It’s an interesting tour, if nothing else to see how such a large chunk of rock is cut out of a big hole. It takes about 6 weeks to cut out a large block, which is then sliced into smaller pieces for lifting out of the quarry. The large granite slabs will later be cut down to size for usage as tombstones or other memorials. The factory uses granite from multiple quarries, each having a particular color (shades of grey, pink, brown, and black).

The real interesting part of the tour was viewing the factory, where the tombstones are created. There is a viewing area running above on side of the factory floor, with explanations on how names, dates and figures are carved into the stone. The stones are first cut (using diamond tipped bandsaws) flat on two sides, then polished, finally cut again into the outline of the tombstone. Letters and decorations are usually sandblasted into the stone. Artisans create stencils for the sandblasting (an inverse image of what is to be cut out), and rubber stencils are created and carefully positioned onto the tombstone. The process isn’t all that different than what Vance did to sandblast a coffee cup at the Corning Museum of Glass, only on a larger scale.

Elaborate figures may take multiple passes in the sandblasting area, with multiple stencils, to get a 3 dimensional effect (for example, flowers that are rounded going into the stone). Somewhat to my surprise, figurines and statues are still hand carved, and there was an area with workers chiseling away at the granite, much like they must have done several hundred years ago.

It’s a bit surreal to stand gawking down while someone’s tombstone is being created, but it was undeniably interesting to watch. The factory floor is very noisy, with all of the sandblasting and the sawing of solid rock going on.

Tombstones aren’t the only product from Rock of Ages. They also create custom memorials – one of the largest jobs they’ve done lately was create the pavilions for the WWII Memorial on the Mall in Washington D.C. which we saw last year. Although the granite for the memorial came from South Carolina, the carving was done at the Rock of Ages facility in Barre, VT.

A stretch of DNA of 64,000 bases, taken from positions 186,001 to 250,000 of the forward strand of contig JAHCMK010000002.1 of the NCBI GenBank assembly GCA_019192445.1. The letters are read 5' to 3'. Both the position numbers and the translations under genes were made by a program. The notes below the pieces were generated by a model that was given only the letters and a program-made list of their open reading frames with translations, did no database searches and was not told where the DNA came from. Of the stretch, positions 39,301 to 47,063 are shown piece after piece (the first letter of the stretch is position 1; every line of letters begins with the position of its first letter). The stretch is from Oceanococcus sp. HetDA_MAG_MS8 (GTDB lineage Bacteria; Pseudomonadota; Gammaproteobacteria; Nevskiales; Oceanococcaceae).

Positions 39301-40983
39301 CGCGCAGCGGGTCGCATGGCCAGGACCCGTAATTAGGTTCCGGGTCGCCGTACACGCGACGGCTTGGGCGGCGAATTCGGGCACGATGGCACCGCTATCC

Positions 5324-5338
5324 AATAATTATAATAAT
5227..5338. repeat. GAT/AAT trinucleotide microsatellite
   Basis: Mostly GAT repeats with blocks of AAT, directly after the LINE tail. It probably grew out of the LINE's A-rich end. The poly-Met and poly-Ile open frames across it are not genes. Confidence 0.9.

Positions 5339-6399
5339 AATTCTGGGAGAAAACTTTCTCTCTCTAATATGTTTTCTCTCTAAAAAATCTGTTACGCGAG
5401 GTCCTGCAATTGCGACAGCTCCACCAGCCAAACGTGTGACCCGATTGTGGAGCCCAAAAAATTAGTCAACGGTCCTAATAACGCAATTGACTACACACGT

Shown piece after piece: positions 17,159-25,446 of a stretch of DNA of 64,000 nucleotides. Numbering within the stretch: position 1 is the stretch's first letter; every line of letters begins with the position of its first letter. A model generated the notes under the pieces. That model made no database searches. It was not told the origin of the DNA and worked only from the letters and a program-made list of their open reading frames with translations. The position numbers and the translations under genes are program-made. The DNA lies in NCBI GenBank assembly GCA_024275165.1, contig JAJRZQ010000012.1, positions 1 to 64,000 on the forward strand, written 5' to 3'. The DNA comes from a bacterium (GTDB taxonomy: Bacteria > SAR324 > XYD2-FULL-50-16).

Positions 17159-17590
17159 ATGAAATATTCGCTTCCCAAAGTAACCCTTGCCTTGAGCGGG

At one point Rock of Ages tried to interest bowling alleys in using Granite for the lanes, to reduce maintenance costs. The idea never caught on, but they built an outdoor lane adjacent to the factory to demonstrate the concept. Today, they allow visitors to play on the lane, and Vance had a great time bowling.

We ended the day with a quick swing thru Montpelier, the capital of Vermont. Montpelier is the smallest capital in the US, hardly more than a large village. But the capital building, constructed with granite from the Barre quarries, is simply beautiful. Many of the state office buildings surrounding the capital are Victorian structures that look like large homes, and the governor’s office is located in a building next door to the capital that used to be a large hotel. It’s quite a change from the normal drab government buildings you see in many capitals.

Rock of Ages and the Maple Candy museum were quite interesting. First we went to the Maple factory and went on a tour. They had to heat and stir the maple syrup till it turns into a kind of dough. Next they formed the shape and placed it in maple syrup for about a day. The next day “voila” - you have maple candy!

Rock of Ages was a very big granite quarry. The quarry was about 600 feet deep. Granite used to make the WW2 memorial in D.C came from the quarry. We saw the working area where they carved the stones. Mostly they were making tombstones. Later we saw the quarry and went bowling on a granite alley. Finally, we went to Montpelier and saw the capital building.


We support the following organizations...